The Loyal Seekers

As the value of loyalty implies, this group likes to keep things the same. They come to a wealth manager to ensure a stable tomorrow for themselves and future generations. They’ll pay off their gravesites in advance — that’s how concerned this group is about the future.

Unlike the Masters Of The Universe, this group is likely to say, “Just tell me what to do.” Keep things simple: charts, graphs and even the restaurant where you take them out for a simple lunch.

Values Thinking For This Group

This group would respond well to a weekly one-page overview of what’s happening in the world, along with recommendations that correspond to those happenings. That said, it should feel very much like a VIP privilege to receive this one-pager. In addition, they’ll appreciate it if you host a simple quarterly or annual meeting to explain the state-of-the-finances to the whole family.

The ESG Champions

This group, which is driven by ESG (environmental, social and governance) investing, is actually much smaller than most people expected, making up just 20% of The Inheritors in our survey.

This group has both “personal environmentalists” (“how does this affect me?”) and “collective environmentalists” (“I’m part of a team that’s making the world a better place”).

Values Thinking For This Group

Institutions should walk the walk along with these folks: 1% of profits could go to a fund that HNW and UHNW clients who fit this profile are invited to help administer. They could receive copies of various proposals for the funds to be donated to ESG causes and have a vote. Together with the institution’s C-suite, they could decide how the group’s philanthropic giving will occur.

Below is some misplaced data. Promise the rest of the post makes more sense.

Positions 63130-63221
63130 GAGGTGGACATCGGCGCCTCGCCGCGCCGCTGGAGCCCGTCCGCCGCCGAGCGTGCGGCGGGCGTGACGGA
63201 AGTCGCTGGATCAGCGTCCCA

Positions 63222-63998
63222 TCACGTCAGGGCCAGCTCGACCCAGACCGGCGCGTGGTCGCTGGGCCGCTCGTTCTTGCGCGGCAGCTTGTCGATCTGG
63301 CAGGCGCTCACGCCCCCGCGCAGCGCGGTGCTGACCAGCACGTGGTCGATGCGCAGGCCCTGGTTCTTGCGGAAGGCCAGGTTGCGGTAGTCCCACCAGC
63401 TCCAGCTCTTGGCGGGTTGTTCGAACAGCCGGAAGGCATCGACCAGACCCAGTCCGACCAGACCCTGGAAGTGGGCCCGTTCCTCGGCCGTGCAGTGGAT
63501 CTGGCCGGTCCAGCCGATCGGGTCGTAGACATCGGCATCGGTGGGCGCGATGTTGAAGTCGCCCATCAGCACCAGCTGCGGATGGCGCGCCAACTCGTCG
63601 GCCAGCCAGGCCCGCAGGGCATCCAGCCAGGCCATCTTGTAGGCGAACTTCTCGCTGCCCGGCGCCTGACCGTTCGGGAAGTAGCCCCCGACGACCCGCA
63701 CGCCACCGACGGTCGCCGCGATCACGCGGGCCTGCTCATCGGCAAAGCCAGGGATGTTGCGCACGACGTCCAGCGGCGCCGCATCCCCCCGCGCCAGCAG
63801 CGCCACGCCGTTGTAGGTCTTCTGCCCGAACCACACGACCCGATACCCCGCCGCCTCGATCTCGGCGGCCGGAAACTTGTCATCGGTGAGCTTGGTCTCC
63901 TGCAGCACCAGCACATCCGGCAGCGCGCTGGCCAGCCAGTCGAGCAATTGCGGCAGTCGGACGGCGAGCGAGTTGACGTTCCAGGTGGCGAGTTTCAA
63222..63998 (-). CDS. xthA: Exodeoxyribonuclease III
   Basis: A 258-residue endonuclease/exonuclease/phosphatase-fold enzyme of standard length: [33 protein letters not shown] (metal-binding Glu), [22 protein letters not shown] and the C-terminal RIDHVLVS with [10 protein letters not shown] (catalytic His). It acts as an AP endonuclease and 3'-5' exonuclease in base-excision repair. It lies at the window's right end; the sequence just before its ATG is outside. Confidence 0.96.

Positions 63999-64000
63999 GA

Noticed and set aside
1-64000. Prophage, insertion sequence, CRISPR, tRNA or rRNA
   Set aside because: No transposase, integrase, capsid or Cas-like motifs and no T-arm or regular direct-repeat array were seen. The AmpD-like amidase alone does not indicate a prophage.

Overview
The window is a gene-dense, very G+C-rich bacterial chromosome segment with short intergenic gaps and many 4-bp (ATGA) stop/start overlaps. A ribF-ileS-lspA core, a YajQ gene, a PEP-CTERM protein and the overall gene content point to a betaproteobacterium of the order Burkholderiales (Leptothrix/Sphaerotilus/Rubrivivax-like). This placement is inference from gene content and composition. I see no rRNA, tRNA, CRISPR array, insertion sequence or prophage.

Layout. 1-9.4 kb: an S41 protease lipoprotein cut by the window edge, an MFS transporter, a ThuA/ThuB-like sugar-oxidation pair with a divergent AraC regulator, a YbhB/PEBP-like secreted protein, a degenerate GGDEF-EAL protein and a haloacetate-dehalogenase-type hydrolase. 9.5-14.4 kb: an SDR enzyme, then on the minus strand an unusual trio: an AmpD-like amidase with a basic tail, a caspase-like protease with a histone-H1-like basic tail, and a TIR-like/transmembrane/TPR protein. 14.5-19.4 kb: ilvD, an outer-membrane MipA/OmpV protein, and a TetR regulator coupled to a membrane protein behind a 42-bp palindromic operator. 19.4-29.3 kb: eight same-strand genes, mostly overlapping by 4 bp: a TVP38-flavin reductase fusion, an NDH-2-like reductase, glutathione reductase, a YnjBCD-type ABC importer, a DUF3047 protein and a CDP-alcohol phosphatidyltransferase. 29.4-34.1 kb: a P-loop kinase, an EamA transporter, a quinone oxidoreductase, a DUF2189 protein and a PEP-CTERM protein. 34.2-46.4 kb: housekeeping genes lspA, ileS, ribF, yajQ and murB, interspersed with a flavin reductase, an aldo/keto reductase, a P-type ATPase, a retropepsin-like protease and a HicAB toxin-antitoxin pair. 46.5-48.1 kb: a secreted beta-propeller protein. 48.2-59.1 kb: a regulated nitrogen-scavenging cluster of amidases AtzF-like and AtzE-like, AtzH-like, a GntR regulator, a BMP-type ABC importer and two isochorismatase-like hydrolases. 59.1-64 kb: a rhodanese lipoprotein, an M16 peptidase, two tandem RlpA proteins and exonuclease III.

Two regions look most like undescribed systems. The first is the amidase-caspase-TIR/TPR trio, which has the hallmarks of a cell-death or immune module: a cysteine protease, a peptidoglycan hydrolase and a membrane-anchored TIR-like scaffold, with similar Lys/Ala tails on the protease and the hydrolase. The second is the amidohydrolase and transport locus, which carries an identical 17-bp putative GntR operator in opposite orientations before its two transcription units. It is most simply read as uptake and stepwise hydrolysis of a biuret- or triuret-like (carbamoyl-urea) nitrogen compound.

At an individual level, they likely want an adviser who relates to their concerns and participates in their world alongside them. Accenture research published in MarketingDive found that “63% of consumers prefer to purchase from purpose-driven brands.” “Relationship maintenance dollars” should be allocated for each adviser so they can donate to the causes their clients from this group are most passionate about. They should be at the same galas, sponsoring a table and participating in philanthropic giving.

The Embryonics

These are the new kids on the block when it comes to HNW and UHNW individuals. Their fear of messing up is very real. They don’t want to do anything that will make it look like they don’t know how to be part of the tribe. They’ll want to know what’s coming next with their investment activities and will ask questions like, “What part of town should I live in now that I am this kind of person?”

It’s all part of learning what to do and how to behave now that they have money.

Values Thinking For This Group

Set up programs that let them network with the other embryonics — the new kids can meet the other new kids. In addition to the advisers that help with money and finances, offer them the services of “lifestyle advisers” who can arrange an introduction to the headmaster at the right school for their children, help them choose art for the new townhome that signals the right things to the people who understand art, or can help find the right vacations, vehicles or caterers.

In other words, help them avoid any embarrassing “new money” behaviors.